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http://hdl.handle.net/2117/5554
Wed, 01 Oct 2014 12:15:20 GMT2014-10-01T12:15:20Zwebmaster.bupc@upc.eduUniversitat Politècnica de Catalunya. Servei de Biblioteques i DocumentaciónoNumerical validation methods
http://hdl.handle.net/2117/13404
Title: Numerical validation methods
Authors: Jauregui Tellería, Ricardo; Silva Martínez, Fernando
Abstract: In the last years, numerical simulation has seen a great development thanks to costs reduction and speed increases of the computational systems. With these improvements, the mathematical algorithms are able to work properly with more realistic problems.
Nowadays, the solution of a problem using numerical simulation is not just finding a result, but also to ensure the quality. However, can we say that the model results are correct regarding the behaviour of the system? In other words, how could we quantify the similarity between reality and simulations? To answer these questions, it is necessary to establish a validation criterion that allows an objective quantification of the difference between the results and the reality. Another way to say this is, how “true” our results are.
In the case of numerical methods, the main objective is to replicate as closely as possible the behaviour of the "real" world through numbers. Normally, the results of the numerical methods are expressed in terms of graphics, pictures, etc. These results represent the view of reality that the chosen method provides. In order to affirm that the result of a numerical solution is fully consistent with the reality, it must be satisfied that:
a. The mathematical model must incorporate all aspects of the real world.
b. The numerical method has to solve exactly the equations of the mathematical modelling.
The problem starts with these two conditions that guarantee the "truth" of the results, since none of them are fully accomplished and it must be admitted that the numerical prediction never completely matches the "real" world behaviour. Then you can only be sure that the numerical solution is a good approximation of the reality. Now, new questions arise: How much does the result obtained by a numerical method resemble the reality? How can we objectively quantify this similarity? The answers to these questions are those that give rise to the validation methods.Mon, 03 Oct 2011 10:33:34 GMThttp://hdl.handle.net/2117/134042011-10-03T10:33:34ZJauregui Tellería, Ricardo; Silva Martínez, FernandonoIn the last years, numerical simulation has seen a great development thanks to costs reduction and speed increases of the computational systems. With these improvements, the mathematical algorithms are able to work properly with more realistic problems.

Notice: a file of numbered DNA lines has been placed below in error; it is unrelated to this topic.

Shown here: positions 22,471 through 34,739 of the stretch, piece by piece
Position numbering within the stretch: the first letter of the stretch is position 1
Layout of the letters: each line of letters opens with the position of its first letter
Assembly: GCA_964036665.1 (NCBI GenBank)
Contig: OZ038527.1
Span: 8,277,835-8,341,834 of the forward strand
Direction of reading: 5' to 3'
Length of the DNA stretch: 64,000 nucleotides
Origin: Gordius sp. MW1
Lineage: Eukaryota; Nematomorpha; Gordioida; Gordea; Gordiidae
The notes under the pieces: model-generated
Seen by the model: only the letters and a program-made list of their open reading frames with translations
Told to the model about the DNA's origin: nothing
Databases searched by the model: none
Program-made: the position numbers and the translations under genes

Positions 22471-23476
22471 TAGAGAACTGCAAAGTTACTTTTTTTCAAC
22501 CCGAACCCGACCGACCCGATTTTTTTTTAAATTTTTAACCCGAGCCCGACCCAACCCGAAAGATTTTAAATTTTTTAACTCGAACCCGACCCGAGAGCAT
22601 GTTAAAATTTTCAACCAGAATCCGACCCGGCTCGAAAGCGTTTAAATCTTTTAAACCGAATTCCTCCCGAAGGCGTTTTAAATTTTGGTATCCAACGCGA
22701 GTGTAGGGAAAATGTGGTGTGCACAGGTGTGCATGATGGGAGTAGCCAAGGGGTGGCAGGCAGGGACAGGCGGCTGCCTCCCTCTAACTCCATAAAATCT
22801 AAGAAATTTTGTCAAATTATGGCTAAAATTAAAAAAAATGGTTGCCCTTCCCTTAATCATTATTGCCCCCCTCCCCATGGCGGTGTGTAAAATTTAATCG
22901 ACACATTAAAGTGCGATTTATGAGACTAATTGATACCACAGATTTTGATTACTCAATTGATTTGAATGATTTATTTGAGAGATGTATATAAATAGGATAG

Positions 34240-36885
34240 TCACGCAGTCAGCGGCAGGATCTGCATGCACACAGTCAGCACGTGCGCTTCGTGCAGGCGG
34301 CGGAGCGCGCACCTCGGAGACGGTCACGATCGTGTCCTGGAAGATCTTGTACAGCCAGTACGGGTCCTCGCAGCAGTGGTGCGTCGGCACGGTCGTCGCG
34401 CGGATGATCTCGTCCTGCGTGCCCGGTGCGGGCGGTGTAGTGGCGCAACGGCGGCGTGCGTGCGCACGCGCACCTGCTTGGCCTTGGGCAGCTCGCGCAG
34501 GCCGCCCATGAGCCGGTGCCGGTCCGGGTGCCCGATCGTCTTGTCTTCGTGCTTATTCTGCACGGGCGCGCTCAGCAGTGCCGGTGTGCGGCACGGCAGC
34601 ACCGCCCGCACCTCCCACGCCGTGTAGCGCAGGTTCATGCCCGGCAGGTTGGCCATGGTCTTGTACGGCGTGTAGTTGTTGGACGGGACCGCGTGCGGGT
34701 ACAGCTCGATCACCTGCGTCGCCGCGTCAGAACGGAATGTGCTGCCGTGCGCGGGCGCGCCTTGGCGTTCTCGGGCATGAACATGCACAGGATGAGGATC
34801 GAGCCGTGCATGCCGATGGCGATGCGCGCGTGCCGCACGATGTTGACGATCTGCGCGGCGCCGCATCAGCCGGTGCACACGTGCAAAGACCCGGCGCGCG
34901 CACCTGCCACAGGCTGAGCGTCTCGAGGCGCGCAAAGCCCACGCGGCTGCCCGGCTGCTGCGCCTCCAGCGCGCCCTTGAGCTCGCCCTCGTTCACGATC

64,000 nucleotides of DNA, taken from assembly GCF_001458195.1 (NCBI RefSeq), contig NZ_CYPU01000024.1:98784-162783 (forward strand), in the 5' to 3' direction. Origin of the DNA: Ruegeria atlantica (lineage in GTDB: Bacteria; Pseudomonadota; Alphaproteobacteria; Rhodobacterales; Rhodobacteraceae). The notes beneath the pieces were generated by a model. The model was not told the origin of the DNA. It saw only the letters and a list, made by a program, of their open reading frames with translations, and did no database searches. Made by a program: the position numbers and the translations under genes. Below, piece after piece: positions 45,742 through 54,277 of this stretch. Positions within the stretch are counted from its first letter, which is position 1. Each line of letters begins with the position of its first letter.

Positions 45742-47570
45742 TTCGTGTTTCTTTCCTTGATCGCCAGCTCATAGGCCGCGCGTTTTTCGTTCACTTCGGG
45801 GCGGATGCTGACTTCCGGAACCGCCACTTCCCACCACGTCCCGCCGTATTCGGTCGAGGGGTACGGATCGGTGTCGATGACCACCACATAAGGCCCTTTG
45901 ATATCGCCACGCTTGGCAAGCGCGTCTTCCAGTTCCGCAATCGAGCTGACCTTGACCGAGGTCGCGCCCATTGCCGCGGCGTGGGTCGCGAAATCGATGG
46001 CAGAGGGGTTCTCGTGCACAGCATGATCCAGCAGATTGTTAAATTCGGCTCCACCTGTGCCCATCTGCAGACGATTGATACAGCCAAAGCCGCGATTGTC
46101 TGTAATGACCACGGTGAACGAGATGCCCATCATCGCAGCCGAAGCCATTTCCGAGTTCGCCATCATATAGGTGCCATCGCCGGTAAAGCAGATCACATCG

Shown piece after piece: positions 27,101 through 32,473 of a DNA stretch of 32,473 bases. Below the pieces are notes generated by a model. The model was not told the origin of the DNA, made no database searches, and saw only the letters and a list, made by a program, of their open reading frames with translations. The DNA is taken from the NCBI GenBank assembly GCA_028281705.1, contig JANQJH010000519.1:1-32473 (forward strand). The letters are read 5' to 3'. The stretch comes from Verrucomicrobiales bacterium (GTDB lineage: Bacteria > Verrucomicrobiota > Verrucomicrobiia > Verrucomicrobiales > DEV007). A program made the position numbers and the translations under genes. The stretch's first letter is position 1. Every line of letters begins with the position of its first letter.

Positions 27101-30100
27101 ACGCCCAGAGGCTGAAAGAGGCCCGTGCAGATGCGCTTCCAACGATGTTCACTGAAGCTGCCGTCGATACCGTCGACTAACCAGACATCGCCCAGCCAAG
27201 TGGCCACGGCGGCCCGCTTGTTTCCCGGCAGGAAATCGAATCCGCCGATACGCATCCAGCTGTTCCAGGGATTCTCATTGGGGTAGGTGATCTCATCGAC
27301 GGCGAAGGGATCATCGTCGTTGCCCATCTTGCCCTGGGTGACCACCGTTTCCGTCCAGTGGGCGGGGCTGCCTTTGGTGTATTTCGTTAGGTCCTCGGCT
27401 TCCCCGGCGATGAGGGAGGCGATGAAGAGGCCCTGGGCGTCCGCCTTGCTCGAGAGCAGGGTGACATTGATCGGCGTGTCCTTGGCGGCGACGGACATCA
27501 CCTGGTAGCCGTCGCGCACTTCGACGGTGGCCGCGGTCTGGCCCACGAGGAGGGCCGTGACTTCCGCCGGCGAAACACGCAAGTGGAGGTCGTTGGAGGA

Nowadays, the solution of a problem using numerical simulation is not just finding a result, but also to ensure the quality. However, can we say that the model results are correct regarding the behaviour of the system? In other words, how could we quantify the similarity between reality and simulations? To answer these questions, it is necessary to establish a validation criterion that allows an objective quantification of the difference between the results and the reality. Another way to say this is, how “true” our results are.
In the case of numerical methods, the main objective is to replicate as closely as possible the behaviour of the "real" world through numbers. Normally, the results of the numerical methods are expressed in terms of graphics, pictures, etc. These results represent the view of reality that the chosen method provides. In order to affirm that the result of a numerical solution is fully consistent with the reality, it must be satisfied that:
a. The mathematical model must incorporate all aspects of the real world.
b. The numerical method has to solve exactly the equations of the mathematical modelling.
The problem starts with these two conditions that guarantee the "truth" of the results, since none of them are fully accomplished and it must be admitted that the numerical prediction never completely matches the "real" world behaviour. Then you can only be sure that the numerical solution is a good approximation of the reality. Now, new questions arise: How much does the result obtained by a numerical method resemble the reality? How can we objectively quantify this similarity? The answers to these questions are those that give rise to the validation methods.